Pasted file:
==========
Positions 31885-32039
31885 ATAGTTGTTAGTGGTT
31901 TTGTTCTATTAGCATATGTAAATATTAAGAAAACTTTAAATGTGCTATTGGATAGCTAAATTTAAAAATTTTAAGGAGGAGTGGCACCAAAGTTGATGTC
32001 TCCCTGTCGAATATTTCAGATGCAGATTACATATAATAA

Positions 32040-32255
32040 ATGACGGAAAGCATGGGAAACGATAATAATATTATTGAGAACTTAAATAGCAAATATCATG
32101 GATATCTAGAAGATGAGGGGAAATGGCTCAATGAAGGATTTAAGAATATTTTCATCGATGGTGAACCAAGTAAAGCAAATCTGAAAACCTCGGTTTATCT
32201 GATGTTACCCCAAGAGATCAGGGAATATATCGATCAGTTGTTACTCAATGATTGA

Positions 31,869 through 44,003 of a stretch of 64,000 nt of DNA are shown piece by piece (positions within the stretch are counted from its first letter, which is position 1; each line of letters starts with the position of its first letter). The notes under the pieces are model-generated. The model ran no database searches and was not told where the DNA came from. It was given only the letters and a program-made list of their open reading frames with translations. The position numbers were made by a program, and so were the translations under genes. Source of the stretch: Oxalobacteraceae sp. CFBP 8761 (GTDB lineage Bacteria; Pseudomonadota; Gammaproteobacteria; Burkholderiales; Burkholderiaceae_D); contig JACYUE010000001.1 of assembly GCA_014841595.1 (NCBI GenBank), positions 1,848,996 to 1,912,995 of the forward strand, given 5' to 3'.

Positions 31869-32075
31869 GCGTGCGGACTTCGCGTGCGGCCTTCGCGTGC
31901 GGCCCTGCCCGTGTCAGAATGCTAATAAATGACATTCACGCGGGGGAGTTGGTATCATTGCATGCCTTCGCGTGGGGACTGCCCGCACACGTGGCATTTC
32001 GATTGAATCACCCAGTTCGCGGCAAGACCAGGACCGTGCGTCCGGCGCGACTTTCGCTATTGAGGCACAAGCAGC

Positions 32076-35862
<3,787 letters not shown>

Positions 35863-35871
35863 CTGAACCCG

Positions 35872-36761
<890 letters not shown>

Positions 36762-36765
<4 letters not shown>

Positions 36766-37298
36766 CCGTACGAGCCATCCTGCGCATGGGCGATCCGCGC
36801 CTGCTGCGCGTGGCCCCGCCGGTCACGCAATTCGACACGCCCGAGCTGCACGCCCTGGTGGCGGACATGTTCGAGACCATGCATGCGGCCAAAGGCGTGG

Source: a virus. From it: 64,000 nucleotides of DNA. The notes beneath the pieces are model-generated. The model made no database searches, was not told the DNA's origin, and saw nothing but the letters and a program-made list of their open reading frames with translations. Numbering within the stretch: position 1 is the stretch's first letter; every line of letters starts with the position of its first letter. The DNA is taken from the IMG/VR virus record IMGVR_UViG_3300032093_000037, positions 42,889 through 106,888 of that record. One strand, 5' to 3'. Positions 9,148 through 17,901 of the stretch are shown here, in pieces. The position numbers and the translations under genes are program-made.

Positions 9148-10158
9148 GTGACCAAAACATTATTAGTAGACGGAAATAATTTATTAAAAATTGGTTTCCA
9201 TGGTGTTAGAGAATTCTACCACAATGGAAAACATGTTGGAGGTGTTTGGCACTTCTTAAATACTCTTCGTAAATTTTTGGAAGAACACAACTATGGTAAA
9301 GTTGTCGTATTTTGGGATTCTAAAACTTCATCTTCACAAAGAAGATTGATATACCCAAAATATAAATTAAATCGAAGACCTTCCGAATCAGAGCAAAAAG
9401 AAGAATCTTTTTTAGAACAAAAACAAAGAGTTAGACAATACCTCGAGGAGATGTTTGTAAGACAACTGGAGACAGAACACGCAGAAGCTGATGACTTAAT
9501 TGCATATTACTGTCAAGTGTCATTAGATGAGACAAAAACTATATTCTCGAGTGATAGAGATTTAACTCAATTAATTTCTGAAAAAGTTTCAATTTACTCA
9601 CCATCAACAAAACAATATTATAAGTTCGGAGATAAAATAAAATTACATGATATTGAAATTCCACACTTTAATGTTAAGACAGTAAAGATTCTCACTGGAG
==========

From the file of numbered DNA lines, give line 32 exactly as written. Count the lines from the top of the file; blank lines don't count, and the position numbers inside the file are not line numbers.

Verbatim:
9601 CCATCAACAAAACAATATTATAAGTTCGGAGATAAAATAAAATTACATGATATTGAAATTCCACACTTTAATGTTAAGACAGTAAAGATTCTCACTGGAG